Saturday , July 2 2022

Very seriously! Facebook traded your private messages as grotesc with other companies



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Netflix, Spotify and many companies involved in a serious case! Facebook exceeds itself, again.

After Cambridge Analytica one can expect anything from Facebook. The New York Times report had access to a series of documents and showed that Facebook marketed access to almost everything you have done on stage: yes, even your conversations.

For years, some of the world's largest technology companies have access to personal personal data, excluding them from their normal privacy rules, as they are "business partners".

According to the media-agreed documents, Facebook identified more users to increase its publicity, reaching up to 2.2 billion people. In this framework, the associated companies have features to make their products more attractive. To what extent?

The entries show that the Microsoft Bing search engine can see the names of almost all Facebook friend friends without permission. Similarly, Netflix and Spotify gave the ability to read private users' messages.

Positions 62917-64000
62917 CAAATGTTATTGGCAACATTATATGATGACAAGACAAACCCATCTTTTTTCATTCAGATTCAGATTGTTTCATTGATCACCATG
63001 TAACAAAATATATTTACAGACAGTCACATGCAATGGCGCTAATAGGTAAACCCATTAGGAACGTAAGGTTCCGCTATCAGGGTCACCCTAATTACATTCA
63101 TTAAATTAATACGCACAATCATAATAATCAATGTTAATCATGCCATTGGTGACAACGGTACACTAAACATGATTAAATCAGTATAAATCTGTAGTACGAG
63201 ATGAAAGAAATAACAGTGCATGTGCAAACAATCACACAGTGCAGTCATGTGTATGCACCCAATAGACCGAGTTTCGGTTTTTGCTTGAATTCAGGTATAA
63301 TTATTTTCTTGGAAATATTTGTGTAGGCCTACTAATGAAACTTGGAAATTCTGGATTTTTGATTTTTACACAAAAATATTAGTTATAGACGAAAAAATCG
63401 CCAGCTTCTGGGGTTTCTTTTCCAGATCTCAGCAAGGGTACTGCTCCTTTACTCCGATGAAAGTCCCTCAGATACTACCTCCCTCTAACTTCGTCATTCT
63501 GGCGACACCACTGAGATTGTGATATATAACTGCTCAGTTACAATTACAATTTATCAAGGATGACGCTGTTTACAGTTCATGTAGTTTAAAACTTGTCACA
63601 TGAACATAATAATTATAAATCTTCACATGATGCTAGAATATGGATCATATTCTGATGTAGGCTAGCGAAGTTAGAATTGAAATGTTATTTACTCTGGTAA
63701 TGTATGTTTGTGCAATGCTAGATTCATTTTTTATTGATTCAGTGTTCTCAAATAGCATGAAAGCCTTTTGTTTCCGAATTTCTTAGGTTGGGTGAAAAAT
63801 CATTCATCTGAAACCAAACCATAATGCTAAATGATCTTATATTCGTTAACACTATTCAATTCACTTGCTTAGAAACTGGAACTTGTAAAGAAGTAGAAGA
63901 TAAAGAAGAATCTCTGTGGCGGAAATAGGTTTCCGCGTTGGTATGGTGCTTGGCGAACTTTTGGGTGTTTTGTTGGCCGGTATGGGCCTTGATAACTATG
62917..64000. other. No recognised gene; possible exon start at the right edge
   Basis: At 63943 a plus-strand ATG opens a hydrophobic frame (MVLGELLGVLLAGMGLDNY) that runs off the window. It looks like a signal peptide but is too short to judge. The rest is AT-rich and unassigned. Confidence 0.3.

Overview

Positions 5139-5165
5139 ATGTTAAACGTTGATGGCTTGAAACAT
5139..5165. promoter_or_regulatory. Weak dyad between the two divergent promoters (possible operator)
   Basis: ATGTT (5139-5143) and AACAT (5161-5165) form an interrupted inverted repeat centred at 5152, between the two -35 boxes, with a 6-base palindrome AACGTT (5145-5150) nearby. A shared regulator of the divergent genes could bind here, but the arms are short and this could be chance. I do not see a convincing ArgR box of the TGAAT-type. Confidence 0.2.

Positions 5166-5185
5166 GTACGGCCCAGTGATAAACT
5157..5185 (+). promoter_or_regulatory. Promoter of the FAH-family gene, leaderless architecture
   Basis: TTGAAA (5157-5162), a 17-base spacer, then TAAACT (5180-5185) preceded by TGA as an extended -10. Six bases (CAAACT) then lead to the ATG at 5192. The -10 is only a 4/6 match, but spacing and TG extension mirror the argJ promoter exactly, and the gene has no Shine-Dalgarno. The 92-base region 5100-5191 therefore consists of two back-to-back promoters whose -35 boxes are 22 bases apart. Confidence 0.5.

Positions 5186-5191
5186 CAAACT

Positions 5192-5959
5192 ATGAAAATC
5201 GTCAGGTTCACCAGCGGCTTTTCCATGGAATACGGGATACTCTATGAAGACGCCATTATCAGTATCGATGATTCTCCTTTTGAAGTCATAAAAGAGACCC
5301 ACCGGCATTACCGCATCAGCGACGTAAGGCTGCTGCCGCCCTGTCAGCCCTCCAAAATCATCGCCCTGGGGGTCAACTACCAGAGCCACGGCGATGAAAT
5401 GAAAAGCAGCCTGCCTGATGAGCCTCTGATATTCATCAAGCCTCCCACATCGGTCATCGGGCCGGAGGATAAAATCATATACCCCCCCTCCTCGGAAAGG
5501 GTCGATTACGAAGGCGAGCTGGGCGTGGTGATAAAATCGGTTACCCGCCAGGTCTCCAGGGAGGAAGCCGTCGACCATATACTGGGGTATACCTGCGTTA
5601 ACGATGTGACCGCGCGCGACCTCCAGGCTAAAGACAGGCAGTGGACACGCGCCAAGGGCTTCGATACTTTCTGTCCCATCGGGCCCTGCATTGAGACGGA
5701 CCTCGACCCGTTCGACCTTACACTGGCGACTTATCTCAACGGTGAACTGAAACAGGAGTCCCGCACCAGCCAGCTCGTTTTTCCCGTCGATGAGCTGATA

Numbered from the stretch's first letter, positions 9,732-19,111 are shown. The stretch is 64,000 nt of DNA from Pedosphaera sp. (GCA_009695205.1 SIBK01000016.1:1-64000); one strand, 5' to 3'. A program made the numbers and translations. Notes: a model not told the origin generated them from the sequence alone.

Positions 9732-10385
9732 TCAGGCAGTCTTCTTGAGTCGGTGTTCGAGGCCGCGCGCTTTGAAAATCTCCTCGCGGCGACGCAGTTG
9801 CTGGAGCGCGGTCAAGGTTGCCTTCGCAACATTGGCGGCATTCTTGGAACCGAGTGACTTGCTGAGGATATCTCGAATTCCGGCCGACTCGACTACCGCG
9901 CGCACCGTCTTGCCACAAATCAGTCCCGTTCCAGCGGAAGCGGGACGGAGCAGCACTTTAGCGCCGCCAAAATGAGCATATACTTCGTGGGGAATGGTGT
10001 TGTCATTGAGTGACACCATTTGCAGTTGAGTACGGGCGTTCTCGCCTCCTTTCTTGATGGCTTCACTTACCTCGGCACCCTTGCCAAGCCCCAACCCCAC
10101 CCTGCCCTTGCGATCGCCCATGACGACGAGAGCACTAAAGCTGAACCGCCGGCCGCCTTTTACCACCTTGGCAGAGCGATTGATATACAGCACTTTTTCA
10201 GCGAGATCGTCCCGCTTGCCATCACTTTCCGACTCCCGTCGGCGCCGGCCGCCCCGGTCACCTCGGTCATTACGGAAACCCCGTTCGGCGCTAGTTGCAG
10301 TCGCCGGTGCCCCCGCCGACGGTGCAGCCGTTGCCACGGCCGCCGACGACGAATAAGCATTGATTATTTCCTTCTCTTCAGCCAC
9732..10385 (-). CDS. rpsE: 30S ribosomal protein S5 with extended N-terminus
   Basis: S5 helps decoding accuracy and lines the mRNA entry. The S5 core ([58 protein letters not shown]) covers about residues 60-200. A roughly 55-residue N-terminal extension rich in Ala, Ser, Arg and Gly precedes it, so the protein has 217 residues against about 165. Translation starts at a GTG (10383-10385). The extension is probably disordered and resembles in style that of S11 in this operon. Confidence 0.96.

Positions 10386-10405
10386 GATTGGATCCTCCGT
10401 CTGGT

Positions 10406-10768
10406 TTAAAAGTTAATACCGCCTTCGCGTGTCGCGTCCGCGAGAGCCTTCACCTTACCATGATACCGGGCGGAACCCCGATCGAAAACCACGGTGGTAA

Facebook also allowed Spotify, Netflix and the Royal Bank of Canada to read, write and delete private messages from users and see everyone who is participating. It seems that these privileges go beyond what companies need to integrate Facebook to their systems.

On the other hand, Sony, Amazon and others could have user email addresses through their friends. And so, etc. long. Overall, the proposals described in the documents has benefited from more than 150 companies, most of which are technology businesses.

Roger McNamee, one of the first investors in Facebook, was interviewed by the local media and said the following:

"I do not believe that it is lawful to take part in data exchange associations where the user has no prior informed consent, no-one should trust Facebook until they change their business model."

The report also notes that questions were created about whether Facebook broke agreement agreements (dating from 2011) with the Federal Trade Commission, which banned the social network from sharing user data with no explicit permission.

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